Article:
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What finish should be applied for my first ever woodworking project - The Overhang Chair in Walnut

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Forum topic by LeOmkr posted 08-09-2017 03:14 PM 959 views 0 times favorited 7 replies Add to Favorites Watch
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LeOmkr

6 posts in 131 days


08-09-2017 03:14 PM

Topic tags/keywords: conoid chair conoid chair george nakashima finishing linseed oil shellac project walnut

Hello all,

I recently completed my first ever woodworking project. I am a student of Architecture and had signed up for a furniture design class at my university. Inspired by George Nakashima’s conoid chair, this chair was my own adaptation. This chair was made in a single slab of walnut ~4” thick. The formed seat is sanded to 400 grit. All the other parts are sanded to 320 grit.

I am trying to figure out what should I apply as a finish for this project. I have been suggested to use boiled linseed oil (tried & true) with at least three coats. I have been reading through a lot of forums and have found out that I could also use shellac and tung oil and what not. As I am a beginner, I am not very sure how I should go about this. I would really appreciate if you guys could share your advices with some wisdom about how many coats/ what finish comes before what and the effect.

P.s. I stay in Chicago, IL (sharing so that you have an idea about the weather that this chair will be in)

Thank you!

-- LeOmkr


7 replies so far

View rwe2156's profile

rwe2156

2717 posts in 1321 days


#1 posted 08-09-2017 03:53 PM

BLO is an almost foolproof choice. It goes great with walnut.

I would not put this chair outdoors. If you do then you will be elevating the skill level in finishing as you will have to apply a weatherproof coating.

My advise is do some research and be very careful there are “exterior” varnishes that are not very “exterior”. I would consider a marine epoxy if going outdoors.

-- Everything is a prototype thats why its one of a kind!!

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TungOil

748 posts in 335 days


#2 posted 08-09-2017 10:57 PM

It partly depends on the look you want. Personally, I like walnut with an oil type finish (like the BLO recommended by rwe). Another option is Sam Maloof’s oil/poly finish which is easy to apply by wiping and a bit more durable. I think Rockler sells it. An oil finish is also true to how Nakashima’s furniture was (and still is) finished.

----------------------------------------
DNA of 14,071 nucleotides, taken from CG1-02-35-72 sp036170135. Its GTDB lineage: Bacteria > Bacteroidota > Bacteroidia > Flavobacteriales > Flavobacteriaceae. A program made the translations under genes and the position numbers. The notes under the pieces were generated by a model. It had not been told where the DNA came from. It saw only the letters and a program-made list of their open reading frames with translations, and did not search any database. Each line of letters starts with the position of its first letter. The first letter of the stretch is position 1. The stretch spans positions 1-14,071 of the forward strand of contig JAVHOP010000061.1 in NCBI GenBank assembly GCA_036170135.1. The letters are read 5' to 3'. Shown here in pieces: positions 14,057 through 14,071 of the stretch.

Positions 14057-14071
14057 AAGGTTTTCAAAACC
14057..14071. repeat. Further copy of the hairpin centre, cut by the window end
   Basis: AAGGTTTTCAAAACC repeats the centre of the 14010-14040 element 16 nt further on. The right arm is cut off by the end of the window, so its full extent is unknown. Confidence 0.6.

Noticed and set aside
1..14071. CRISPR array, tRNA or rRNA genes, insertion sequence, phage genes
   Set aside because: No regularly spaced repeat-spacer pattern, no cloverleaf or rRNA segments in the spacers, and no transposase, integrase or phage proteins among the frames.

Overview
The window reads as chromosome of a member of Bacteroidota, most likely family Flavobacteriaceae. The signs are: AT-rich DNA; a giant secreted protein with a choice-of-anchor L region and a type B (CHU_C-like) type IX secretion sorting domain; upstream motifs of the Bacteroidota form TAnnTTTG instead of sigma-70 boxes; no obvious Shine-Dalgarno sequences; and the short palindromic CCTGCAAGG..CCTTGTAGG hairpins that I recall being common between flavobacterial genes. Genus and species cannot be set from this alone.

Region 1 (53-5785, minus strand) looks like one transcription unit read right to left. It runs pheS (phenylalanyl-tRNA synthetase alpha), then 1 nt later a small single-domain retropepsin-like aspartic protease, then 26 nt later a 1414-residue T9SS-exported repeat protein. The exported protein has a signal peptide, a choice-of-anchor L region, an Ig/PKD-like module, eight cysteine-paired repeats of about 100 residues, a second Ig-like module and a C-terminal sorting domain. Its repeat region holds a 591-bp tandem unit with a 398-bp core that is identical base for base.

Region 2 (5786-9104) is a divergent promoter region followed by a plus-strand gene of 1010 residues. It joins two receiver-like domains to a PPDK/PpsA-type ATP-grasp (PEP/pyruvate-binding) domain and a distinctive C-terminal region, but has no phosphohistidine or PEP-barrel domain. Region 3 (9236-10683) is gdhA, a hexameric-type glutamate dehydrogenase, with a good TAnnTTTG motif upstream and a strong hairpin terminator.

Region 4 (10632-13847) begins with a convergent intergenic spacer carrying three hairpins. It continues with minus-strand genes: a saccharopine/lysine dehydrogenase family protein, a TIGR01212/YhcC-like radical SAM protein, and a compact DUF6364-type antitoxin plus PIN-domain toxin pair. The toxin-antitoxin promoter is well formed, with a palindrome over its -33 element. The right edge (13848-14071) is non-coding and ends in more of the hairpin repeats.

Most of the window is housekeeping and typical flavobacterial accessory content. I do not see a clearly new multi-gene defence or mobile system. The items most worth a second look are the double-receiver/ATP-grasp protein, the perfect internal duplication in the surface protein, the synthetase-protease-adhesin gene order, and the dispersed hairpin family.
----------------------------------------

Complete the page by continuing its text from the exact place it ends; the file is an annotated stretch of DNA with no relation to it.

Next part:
-- The optimist says "the glass is half full". The pessimist says "the glass is half empty". The engineer says "the glass is twice as big as it needs to be"

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LeOmkr

6 posts in 131 days


#3 posted 08-09-2017 11:16 PM

Thank you for all your suggestions. I couldn’t upload pictures of my project earlier, but here they are. Please take a look and let me know what you feel about the project.

-- LeOmkr

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LeOmkr

6 posts in 131 days


#4 posted 08-09-2017 11:17 PM

-- LeOmkr

View TungOil's profile

TungOil

748 posts in 335 days


#5 posted 08-10-2017 12:04 AM

Looks great and really carries the feel of the original. I would recommend you stick to an oil finish. Here’s how they do it at the Nakashima workshop:

http://www.nakashimawoodworker.com/custom/1

Incidentally, I live about 15 minutes from the workshop.

-- The optimist says "the glass is half full". The pessimist says "the glass is half empty". The engineer says "the glass is twice as big as it needs to be"

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LeOmkr

6 posts in 131 days


#6 posted 08-10-2017 12:15 AM



Looks great and really carries the feel of the original. I would recommend you stick to an oil finish. Here s how they do it at the Nakashima workshop:

http://www.nakashimawoodworker.com/custom/1

Incidentally, I live about 15 minutes from the workshop.

- TungOil

Hey TungOil,

I did refer to this back when I was still in the process of building the chair. Thank you for reminding me of this valuable resource again! I just went though it again and it says that they just use oil and allow it to penetrate in the wood. I was concerned that since this is a chair which will mostly be a show piece but occasionally will also be sat on, would it be recommended that I put on a top coat of something durable? I am not very sure about the durability of Linseed oil, but I assume since its just oil and not really a coating, there maybe chances of the surface getting occasional scratches. Do you recommend applying a top coat of something that hardens but does not create a glossy/ effect?

I may be wrong, but that’s what I felt when I was suggested to use the BLO.

Thanks!

-- LeOmkr

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TungOil

748 posts in 335 days


#7 posted 08-10-2017 12:31 AM

If it will see only occasional use, BLO or similar should be fine and its easy to apply. The BLO will polymerize when exposed to air, so it does offer some protection.

If you want something slightly more durable, the Sam Maloof finish is based on what he used on the many rockers he made. The next step up in durability, while still retaining a similar look ‘close to the wood’ look would be something like General Finishes Arm-R-Seal.

If this is your first time using any of these products, I highly recommend preparing some test pieces from your scraps- sand the the same finish as the chair then try out some finish options before you commit to the real piece!

-- The optimist says "the glass is half full". The pessimist says "the glass is half empty". The engineer says "the glass is twice as big as it needs to be"

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